Quickies: Opposing Scions
2013 Scion xD. All photos by Randy Stern
Opposites do attract.
At the Twin Cities Auto Show, I partook in the annual Ride and Drive event featuring one brand only – Scion. Not sure why they were selected, since other brands activated similar drive experiences at other auto shows similar to the one in Minneapolis.
Not complaining about Scion's appearance – just making a point.
The star attraction for drivers at the show is the FR-S sports car. They had two available to drive – both automatics. They also featured the rest of the lineup for those considering anything else other than the FR-S.
In this case, there are two Quickies to parse out: The FR-S (of course) and another Scion – the xD.
First, the xD. I have driven this before as part of HourCar's share rental fleet back in 2010. It was a mixed bag then – with good performance from the 1.8litre engine, automatic gearbox and a solid ride. Everything else was puzzling.
To say that nothing has changed is a perfect description for the xD. Scion’s compact hatch soldiers on with minimal change from the original model.
It is disappointing, considering that it could do better. The prior model – the xA – was a lively little subcompact that acted as a prelude to the Toyota Yaris. It is sad to think that today's Yaris and the Prius c are better choices than the xD it shares showroom space with.
The xD's styling is not even attractive. It is somewhat functional, but not enough to sir the soul. Some might say that it tried too hard to be the xB, but was given a different nose and not much behind the rear seat to give its bigger brother any credence. The seats were big, but very uncomfortable. The instrumentation and overall ergonomics were dubious and the rear seat configuration was a bit questionable.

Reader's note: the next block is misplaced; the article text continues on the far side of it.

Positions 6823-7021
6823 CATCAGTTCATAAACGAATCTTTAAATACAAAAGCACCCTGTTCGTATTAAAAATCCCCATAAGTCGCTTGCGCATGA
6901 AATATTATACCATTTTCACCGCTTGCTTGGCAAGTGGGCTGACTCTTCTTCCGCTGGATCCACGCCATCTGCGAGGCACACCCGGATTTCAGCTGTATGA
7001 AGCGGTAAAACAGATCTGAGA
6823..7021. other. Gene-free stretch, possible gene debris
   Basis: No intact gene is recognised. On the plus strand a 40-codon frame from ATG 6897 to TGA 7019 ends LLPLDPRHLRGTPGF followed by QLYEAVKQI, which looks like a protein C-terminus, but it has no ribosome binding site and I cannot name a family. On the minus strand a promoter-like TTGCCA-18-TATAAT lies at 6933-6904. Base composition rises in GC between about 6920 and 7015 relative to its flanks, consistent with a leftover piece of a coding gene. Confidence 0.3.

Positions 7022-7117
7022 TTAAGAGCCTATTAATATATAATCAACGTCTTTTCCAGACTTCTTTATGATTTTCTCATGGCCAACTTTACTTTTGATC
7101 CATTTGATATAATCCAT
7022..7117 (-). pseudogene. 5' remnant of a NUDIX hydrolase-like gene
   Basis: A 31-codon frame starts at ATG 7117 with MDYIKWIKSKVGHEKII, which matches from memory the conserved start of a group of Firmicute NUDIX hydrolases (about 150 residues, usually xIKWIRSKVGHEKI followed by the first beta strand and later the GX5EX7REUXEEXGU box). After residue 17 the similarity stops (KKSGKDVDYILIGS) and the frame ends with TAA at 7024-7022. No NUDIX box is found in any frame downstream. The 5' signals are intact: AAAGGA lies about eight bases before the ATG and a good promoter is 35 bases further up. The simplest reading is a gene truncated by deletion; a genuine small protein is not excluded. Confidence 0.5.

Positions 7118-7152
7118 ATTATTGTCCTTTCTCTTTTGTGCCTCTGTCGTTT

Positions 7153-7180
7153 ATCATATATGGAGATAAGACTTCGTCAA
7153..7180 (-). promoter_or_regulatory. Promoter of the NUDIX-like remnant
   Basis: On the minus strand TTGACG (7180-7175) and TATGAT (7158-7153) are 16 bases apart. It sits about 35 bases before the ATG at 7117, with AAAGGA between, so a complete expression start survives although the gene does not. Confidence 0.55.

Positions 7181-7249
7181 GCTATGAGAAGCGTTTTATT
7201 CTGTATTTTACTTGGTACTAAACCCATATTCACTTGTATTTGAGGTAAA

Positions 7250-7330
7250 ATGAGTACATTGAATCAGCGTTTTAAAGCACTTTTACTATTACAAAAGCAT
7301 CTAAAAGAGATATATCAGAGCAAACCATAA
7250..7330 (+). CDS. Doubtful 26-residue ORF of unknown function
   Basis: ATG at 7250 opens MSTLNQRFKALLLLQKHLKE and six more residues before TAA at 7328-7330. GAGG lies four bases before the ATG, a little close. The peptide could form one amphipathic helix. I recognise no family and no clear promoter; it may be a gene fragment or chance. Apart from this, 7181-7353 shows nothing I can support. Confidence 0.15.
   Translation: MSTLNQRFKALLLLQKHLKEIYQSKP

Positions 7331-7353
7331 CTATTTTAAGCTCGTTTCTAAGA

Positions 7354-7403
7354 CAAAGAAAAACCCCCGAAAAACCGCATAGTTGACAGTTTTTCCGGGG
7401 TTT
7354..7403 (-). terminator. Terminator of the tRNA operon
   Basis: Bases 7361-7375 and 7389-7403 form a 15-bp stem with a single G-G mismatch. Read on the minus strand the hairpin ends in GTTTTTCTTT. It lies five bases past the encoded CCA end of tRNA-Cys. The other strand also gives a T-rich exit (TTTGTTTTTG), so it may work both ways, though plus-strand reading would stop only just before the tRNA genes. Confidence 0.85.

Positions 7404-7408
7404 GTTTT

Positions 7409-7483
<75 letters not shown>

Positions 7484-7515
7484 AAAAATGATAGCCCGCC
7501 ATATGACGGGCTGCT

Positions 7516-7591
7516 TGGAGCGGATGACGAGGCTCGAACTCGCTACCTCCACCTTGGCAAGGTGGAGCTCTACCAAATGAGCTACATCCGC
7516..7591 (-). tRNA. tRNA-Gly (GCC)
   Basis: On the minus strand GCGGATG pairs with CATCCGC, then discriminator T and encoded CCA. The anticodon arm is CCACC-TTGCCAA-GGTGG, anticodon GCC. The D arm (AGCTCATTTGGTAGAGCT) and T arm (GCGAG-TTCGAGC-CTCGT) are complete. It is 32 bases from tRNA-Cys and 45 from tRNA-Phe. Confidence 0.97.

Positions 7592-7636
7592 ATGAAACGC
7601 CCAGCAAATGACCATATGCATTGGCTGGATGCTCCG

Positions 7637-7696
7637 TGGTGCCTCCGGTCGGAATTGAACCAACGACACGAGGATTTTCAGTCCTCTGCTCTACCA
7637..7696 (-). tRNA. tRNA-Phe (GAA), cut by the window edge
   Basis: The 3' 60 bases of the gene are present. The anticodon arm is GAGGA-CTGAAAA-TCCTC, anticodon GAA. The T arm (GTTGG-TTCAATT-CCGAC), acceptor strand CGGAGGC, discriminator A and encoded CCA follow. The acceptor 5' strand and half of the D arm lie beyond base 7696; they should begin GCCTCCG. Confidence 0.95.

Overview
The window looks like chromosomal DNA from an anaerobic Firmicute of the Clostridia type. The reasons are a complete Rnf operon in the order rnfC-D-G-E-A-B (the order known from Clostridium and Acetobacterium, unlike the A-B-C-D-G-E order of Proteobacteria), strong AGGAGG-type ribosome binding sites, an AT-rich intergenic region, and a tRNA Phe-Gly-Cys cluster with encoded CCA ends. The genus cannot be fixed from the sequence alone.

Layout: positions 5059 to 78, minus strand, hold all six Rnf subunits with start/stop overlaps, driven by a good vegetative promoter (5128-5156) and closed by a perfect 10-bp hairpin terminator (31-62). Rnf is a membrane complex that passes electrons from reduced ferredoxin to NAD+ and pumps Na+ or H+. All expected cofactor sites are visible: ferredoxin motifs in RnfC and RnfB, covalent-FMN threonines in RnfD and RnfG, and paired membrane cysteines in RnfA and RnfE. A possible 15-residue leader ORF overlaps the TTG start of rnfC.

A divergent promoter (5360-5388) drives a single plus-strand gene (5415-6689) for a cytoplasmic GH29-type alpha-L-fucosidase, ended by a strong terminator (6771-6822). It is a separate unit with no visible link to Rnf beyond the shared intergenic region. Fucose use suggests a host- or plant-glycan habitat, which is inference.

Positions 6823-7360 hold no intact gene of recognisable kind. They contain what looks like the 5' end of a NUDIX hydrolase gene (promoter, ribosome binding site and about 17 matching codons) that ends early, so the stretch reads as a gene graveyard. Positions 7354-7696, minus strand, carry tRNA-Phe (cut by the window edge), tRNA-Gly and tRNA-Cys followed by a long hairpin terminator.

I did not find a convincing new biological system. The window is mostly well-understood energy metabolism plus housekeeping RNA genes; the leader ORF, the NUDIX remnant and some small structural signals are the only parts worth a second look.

Where the xD redeems itself is in the chassis and subframe. Again, the ride is solid – almost thud-like. Performance from the 128HP 1.8litre engine is well suited for city driving and commuting. The transmission is an old tried-and-true four-speed automatic, perhaps selected to keep the price at a competitive $17,800.
Before even considering the xD, try everything else in its class. Seriously.
We can forget about the xD, as something more important was driven – the FR-S. The Scion badge appears on Toyota's version of the collaborative sports car effort with Subaru for this market. Perhaps it is a good move, considering how important Toyota wants to build up the Scion brand. If it was a Toyota, it would have more scrutiny and comparisons beyond just the heritage with the famed Corolla AE86s of the 1980s. Being a Scion gives the sports coupe a chance to right its own history here in North America.
Having driven the Subaru twin – the BRZ – briefly in October, I was expecting more of the same. Alas, it was not the case. Given the drive loop around the Convention Center and a smidgen of downtown Minneapolis, the FR-S proved one of my complaints about the BRZ wrong. Even with 150lb-ft of torque, there is still more than ample power for city driving. First gear was a bit long to kick over at times on the automatic gearbox, but the FR-S was well suited for the downtown grind while informing you that you could go faster and let the boxer engine sing to its 200HP apex.
The FR-S offers the same snug seating for its driver and front passenger, great rear-drive excitement and a true sports car experience. One thing I would change is the elimination of the standard Pioneer audio system faceplate. It continues to be a gremlin for Toyota/Scion offerings in this market.
It leads to a bigger question: Scion or Subaru. That is a tough one. For warranty service, the FR-S has more access to dealers than the BRZ. Subie's warranty looks better on paper. I would simply flip a coin, but the FR-S makes sense if it means upgrading to the BeSpoke premium audio system.
Do not get me wrong – Scion is not going away any time soon. Not with the FR-S firmly planted in its lineup. Right now, the only way to enjoy the nine-year old "youth oriented" brand is its best product – that rear-drive, boxer-engined sports car that is a few heritage points short of being called a "Celica."
DISCLAIMER: Vehicles provided by Toyota Motor Sales, U.S.A., Inc.